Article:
Work Done in Circle - Why Not Zero? (Calc 3)

In summary, the conversation discusses finding the work done by a force field as an object moves counterclockwise about a circle, both through direct evaluation and using Green's Theorem. The issue at hand is whether the work done is zero, and it is determined that this is not always the case for non-conservative force fields. The conversation also clarifies that if the work is zero over any closed loop, then the field is conservative.
  • #1
Weather Freak
40
0

Homework Statement


Find the work done by the force field F(x,y) = (x+2y^2)j as an object moves once counterclockwise about the circle (x-2^2+y^2=1 by first evaluating the integral directly then use Green's Theorem and evaluate the double integral.

Homework Equations


W = F*D*cos(theta)

The Attempt at a Solution


My problem is not in getting the answer. I haven't gotten the final answer yet, but that's not the issue at hand.

My Calc teacher told me that it is NOT zero, and I am wondering why. If you move around in a circle, there is no displacement, so therefore, work should be equal to zero. So what is it that makes this case different from everything I did in Physics class?
 
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  • #2
If you move around in a circle through a force field that is a gradient of a scalar function, the work done by the force field is zero. Gravity is a conservative force for this reason--gravity is the gradient of gravitational potential. But if the force field is not the gradient of a function, the work done can be nonzero.
 
  • #3
The force fields in physics (gravitational & coulombian) are conservatives. This means that they have the special caracteristic that if the net displacement is 0, then so is the total work. But not all vector fields have this property.
 
  • #4
Weather Freak said:

Homework Statement


Find the work done by the force field F(x,y) = (x+2y^2)j as an object moves once counterclockwise about the circle (x-2^2+y^2=1 by first evaluating the integral directly then use Green's Theorem and evaluate the double integral.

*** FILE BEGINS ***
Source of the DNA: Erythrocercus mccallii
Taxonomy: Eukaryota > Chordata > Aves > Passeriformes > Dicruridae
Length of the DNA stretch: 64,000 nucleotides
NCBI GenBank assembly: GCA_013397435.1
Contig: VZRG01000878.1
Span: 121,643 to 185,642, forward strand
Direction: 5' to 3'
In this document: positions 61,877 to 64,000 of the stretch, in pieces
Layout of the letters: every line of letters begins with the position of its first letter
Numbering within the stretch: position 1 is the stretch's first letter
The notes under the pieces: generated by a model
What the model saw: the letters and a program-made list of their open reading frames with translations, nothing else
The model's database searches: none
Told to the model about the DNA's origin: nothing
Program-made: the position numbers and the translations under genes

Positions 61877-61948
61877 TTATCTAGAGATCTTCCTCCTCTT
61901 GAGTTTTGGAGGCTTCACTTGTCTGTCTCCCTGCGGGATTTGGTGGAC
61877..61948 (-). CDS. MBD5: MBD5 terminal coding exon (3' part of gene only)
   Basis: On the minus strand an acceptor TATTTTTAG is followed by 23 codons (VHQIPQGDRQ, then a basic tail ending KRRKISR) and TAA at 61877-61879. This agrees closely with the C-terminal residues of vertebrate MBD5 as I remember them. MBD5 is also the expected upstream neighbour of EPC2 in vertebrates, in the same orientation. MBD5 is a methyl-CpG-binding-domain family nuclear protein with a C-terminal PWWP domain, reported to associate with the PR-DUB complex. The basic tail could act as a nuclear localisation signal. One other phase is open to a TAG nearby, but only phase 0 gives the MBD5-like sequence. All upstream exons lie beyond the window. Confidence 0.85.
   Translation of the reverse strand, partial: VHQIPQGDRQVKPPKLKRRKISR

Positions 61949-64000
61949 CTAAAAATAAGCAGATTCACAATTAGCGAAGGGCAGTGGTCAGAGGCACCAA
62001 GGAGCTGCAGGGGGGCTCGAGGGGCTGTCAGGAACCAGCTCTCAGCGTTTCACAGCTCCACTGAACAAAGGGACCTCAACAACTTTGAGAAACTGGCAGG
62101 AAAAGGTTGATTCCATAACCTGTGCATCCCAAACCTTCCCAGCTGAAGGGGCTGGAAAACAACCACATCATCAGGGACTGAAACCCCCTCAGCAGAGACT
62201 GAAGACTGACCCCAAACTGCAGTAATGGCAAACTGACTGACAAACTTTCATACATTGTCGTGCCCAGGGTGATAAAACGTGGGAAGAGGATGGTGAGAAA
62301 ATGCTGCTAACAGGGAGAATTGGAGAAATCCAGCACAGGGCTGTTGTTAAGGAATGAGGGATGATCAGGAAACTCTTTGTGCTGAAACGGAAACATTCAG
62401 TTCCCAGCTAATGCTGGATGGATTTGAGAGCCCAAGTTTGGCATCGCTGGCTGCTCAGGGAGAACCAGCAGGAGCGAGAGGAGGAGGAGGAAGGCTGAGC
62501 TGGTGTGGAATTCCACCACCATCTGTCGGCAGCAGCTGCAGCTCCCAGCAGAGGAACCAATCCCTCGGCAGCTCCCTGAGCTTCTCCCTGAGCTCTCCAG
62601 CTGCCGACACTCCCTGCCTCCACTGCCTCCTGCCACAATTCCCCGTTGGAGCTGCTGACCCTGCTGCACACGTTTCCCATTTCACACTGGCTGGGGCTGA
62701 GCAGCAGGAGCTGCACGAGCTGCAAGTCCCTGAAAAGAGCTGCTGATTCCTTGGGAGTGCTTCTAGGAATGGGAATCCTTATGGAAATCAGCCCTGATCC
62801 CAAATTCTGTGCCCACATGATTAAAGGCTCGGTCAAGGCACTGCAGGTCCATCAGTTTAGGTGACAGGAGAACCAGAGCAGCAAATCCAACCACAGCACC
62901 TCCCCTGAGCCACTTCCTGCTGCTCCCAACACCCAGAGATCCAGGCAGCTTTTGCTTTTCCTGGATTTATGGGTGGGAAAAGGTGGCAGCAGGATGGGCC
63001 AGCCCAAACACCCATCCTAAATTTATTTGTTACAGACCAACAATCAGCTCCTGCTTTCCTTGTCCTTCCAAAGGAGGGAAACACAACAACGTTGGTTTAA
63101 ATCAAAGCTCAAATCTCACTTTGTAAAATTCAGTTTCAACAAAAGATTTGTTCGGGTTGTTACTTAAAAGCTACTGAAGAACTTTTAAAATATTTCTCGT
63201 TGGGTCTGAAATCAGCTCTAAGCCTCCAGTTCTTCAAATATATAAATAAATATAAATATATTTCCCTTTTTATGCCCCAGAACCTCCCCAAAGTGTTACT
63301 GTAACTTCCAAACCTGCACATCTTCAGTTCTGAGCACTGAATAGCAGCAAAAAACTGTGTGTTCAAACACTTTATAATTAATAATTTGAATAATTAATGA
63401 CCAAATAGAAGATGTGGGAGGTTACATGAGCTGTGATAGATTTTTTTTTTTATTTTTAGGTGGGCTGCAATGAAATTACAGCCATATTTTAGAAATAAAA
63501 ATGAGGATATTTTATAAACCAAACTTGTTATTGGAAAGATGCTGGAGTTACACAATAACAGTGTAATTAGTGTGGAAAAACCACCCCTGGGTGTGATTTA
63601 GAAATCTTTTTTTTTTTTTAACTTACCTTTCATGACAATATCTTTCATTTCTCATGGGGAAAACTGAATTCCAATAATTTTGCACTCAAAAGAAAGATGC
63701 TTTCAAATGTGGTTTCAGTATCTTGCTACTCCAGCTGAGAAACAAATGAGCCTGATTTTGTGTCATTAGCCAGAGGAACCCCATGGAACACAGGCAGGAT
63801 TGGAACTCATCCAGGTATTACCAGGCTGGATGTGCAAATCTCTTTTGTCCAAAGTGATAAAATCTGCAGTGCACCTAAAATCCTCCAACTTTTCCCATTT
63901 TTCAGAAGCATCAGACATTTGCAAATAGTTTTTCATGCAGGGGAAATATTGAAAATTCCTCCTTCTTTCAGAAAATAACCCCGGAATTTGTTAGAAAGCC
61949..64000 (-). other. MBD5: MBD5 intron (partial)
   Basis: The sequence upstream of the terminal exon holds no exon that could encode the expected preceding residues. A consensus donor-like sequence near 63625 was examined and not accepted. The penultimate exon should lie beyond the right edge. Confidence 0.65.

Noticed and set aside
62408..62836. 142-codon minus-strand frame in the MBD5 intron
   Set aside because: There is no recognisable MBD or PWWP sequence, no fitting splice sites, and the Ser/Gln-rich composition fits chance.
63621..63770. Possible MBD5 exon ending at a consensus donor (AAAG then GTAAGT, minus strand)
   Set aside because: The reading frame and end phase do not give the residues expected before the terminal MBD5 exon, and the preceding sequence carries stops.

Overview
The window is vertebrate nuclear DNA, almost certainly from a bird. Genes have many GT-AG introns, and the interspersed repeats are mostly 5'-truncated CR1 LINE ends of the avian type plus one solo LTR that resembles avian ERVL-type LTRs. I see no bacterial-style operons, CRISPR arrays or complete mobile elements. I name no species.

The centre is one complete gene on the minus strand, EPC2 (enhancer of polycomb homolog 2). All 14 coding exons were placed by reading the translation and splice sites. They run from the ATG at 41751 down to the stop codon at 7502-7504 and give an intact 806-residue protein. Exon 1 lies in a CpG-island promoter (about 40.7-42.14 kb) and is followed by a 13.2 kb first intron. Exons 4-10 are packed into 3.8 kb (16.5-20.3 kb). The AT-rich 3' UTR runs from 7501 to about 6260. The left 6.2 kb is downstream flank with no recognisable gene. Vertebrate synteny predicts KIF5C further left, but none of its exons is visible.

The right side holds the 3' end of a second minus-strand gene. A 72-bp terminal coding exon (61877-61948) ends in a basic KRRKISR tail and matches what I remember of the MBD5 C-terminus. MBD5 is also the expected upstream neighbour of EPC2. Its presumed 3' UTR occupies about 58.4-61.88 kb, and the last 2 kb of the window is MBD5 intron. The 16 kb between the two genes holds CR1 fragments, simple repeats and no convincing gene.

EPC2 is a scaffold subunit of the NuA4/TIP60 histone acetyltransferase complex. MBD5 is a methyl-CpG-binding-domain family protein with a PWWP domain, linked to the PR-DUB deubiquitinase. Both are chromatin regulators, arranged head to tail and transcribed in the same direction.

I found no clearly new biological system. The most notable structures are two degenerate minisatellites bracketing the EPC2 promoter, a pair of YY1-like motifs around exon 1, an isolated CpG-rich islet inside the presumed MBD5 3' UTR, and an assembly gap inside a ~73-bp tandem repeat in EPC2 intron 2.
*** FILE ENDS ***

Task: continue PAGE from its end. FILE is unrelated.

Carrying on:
Homework Equations


W = F*D*cos(theta)

The Attempt at a Solution


My problem is not in getting the answer. I haven't gotten the final answer yet, but that's not the issue at hand.

My Calc teacher told me that it is NOT zero, and I am wondering why. If you move around in a circle, there is no displacement, so therefore, work should be equal to zero. So what is it that makes this case different from everything I did in Physics class?
Surely you were not taught that the work done in moving away from and then back to an initial point is always 0? That is true only for a conservative force field. This field is not conservative.
 
  • #5
Okay, I think I get it now, thanks! One more thing though... if the work ends up being zero, does that necessarily imply that the vector field is conservative, or is it only true the other way around?
 
  • #6
If the work is 0 over ANY closed loop, then the field is conservative. But if it is 0 over one particular loop, it does not mean that it is conservative. It could be non-zero around some other loop.
 

1. What is work done in a circle?

Work done in a circle refers to the amount of energy or force required to move an object in a circular path. This concept is commonly studied in physics and engineering, and is also known as circular motion or centripetal force.

2. How is work done in a circle calculated?

Work done in a circle can be calculated using the formula W = Fdcosθ, where W is the work done, F is the force applied, d is the distance traveled, and θ is the angle between the force and the direction of motion. This formula is derived from the dot product of the force and displacement vectors.

3. Why is the work done in a circle not zero?

The work done in a circle is not zero because even though the displacement may be zero (since the object returns to its starting point), there is still a force acting on the object that is causing it to move in a circular path. This force is constantly changing direction and thus, work is being done on the object.

4. Can the work done in a circle be negative?

Yes, the work done in a circle can be negative. This occurs when the applied force is in the opposite direction of the displacement, resulting in a negative value for the work done. This indicates that the force is acting against the motion of the object.

5. What are some real-life examples of work done in a circle?

Some examples of work done in a circle include a car driving on a curved road, a satellite orbiting around the Earth, and a roller coaster moving along a circular track. In all of these scenarios, there is a force acting on the object to keep it moving in a circular path, resulting in work being done.

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